Referring to FIGS. 1-3, a coil spring 68 is mounted on the actuator shaft 40. Opposite ends of the spring 68 are suitably connected to the actuator shaft 40 and the housing 41 such that the spring 68 constantly urges the actuator shaft 40 torotate in a counterclockwise direction as shown in FIGS. 4-12.

Let us assume that the disconnect switch is in the open condition. Thus, the operating lever 22 will be in the position shown in FIGS. 17 and 18. Let us further assume that the plug 34 has not yet been inserted into the cylindrical opening 28of the dead front receptacle. Accordingly, the condition of the various parts will be as shown in FIGS. 1, 4 and 10. It will be noted from FIG. 1 that the end of the switch interlock rod 24 is in abutting or interfering relationship with the actuatorarm 46. Thus, the operating lever 22 cannot be moved to the closed position. As noted in FIG. 4, the cam follower formation 66f is in engagement with the planar surface 50a of the actuator shaft thus preventing this shaft from rotating in thecounterclockwise direction under the influence of the coil spring 68.

Let us now assume that the plug 34 is fully inserted within the cylindrical opening 28 in the dead front housing 41. The cylindrical wall 35 of the plug 34 will come into engagement with the slider portion 62a thus forcing the slider to theright. This movement of the slider causes separation of the cam formations 66c and 66f from the cam follower surface 50a thus allowing the torsion spring 68 to rotate the actuator shaft 40 counterclockwise from the position shown in FIG. 4 to theposition shown in FIG. 6. In comparing FIGS. 10 and 12, it is seen that this rotation of the actuator shaft causes the actuator arm 46 to move out of the path of movement of the interlock rod 24. Hence, the operating lever arm 22 may be swung to closethe switch causing movement of the interlock rod from the position shown in FIG. 1 to the position shown in FIG. 3.

Referring to FIGS. 7-9, it will be understood that this counterclockwise rotation of the actuator shaft resulting from insertion of the plug 34, will cause the distal end 55a of the locking pin to be inserted within the aperture 36 of thecylindrical wall 35 of the plug 34. Accordingly, it will not be possible to withdraw the plug 34 from the dead front receptacle after the switch has been closed.

Let us now assume that it is desired to withdraw the plug 34. Of course, the plug cannot be withdrawn as long as the distal end 55a of the locking pin is received within the aperture 36 in the cylindrical portion 35 of the plug 34. As will beseen from the description below, the locking pin is withdrawn from the aperture by grasping the handle 44 and rotating the same (and the actuating shaft 40) in a clockwise direction. However, the handle 44 and actuating shaft 40 cannot be rotatedclockwise as long as the switch is in the closed or on position. This is so because the interlock rod 24 will be in interfitting engagement with the actuating arm 46 when the switch is closed thereby preventing rotation of the handle 44. Consequently,the actuating lever 22 must be swung to open the switch. In response to such movement, the interlock rod 24 will be axially moved in the direction of the arrow 26 from the position of FIG. 3 to the position of FIG. 1.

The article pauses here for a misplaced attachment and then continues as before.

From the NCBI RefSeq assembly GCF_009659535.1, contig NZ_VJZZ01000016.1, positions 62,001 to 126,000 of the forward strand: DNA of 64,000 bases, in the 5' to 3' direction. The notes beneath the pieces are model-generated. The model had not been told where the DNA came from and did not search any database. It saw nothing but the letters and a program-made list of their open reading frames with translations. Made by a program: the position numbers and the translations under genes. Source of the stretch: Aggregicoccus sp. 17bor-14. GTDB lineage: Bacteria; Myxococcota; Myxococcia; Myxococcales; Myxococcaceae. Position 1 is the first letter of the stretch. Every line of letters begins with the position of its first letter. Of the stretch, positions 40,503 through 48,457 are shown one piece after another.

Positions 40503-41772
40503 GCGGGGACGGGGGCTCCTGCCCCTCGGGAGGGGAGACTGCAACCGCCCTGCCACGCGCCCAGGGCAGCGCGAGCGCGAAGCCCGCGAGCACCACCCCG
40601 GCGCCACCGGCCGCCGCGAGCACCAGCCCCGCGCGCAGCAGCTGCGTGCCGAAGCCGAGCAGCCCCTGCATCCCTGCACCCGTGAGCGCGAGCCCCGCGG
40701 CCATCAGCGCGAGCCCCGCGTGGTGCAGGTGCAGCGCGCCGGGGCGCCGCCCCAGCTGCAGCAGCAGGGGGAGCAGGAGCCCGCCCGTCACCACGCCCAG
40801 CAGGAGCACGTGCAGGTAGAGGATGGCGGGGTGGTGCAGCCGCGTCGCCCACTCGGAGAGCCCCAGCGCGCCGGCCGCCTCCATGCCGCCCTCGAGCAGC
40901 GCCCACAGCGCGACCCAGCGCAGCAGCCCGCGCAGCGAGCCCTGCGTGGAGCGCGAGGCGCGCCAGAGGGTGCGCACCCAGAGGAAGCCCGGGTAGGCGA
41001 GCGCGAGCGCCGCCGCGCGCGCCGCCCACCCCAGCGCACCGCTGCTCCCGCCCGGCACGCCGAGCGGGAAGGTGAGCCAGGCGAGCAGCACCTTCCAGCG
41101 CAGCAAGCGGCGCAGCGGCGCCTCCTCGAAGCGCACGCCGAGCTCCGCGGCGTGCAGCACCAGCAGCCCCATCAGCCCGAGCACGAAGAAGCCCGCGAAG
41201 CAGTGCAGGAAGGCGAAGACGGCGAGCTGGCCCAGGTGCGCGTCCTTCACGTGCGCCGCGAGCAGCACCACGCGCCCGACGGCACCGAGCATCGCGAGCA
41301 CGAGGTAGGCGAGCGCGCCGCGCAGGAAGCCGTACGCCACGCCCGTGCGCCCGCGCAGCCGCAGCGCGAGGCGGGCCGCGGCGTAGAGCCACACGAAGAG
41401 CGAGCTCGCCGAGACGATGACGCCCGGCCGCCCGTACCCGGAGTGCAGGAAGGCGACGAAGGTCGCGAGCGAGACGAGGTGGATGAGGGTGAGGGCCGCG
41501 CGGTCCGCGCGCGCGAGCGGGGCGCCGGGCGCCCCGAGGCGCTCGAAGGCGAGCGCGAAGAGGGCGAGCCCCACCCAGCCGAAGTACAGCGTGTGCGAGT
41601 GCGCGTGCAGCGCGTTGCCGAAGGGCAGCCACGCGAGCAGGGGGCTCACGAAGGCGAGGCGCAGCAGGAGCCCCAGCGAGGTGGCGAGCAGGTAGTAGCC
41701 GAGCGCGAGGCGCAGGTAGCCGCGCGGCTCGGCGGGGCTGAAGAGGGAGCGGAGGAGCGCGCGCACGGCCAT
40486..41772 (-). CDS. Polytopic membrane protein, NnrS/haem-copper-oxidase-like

The operator will then grasp the handle 44 for rotating the actuator shaft 40 in a clockwise direction as seen in FIGS. 4-12. Such rotation will cause the locking pin 55 to move from the position of FIG. 9 to the position of FIG. 7. Consequently, the plug 34 may now be removed from the de-energized dead front receptacle.

FIGS. 5 and 8 illustrate a situation which will result if the operator does not turn the handle 44 to its full clockwise position. As noted from FIG. 8, although the pin 55 has not been fully withdrawn, the distal end 55a has been removed fromthe aperture 36 and consequently the plug 34 can be withdrawn. As seen in FIG. 5, the wall 66b holds the actuator shaft in the position shown. Referring to FIG. 11, when the actuator shaft is in the position of FIG. 5, the actuator arm 46 will still bein an interfering position with respect to the interlock rod 24 and consequently the disconnect switch cannot be turned on. Accordingly, the provision of the second cam follower defined in part by the edge 66b provides a safety feature to preventclosing of the switch when the locking pin has been withdrawn just enough to permit removal of the plug 34.

While a preferred embodiment has been shown and described in accordance with the present invention, it is to be understood that the invention is not to be limited to the embodiment shown but is susceptible to numerous changes and modifications asknown to persons skilled in the art. Therefore, the invention is not to be limited to the details shown and described herein but includes all changes and modifications which are within the scope of the following claims.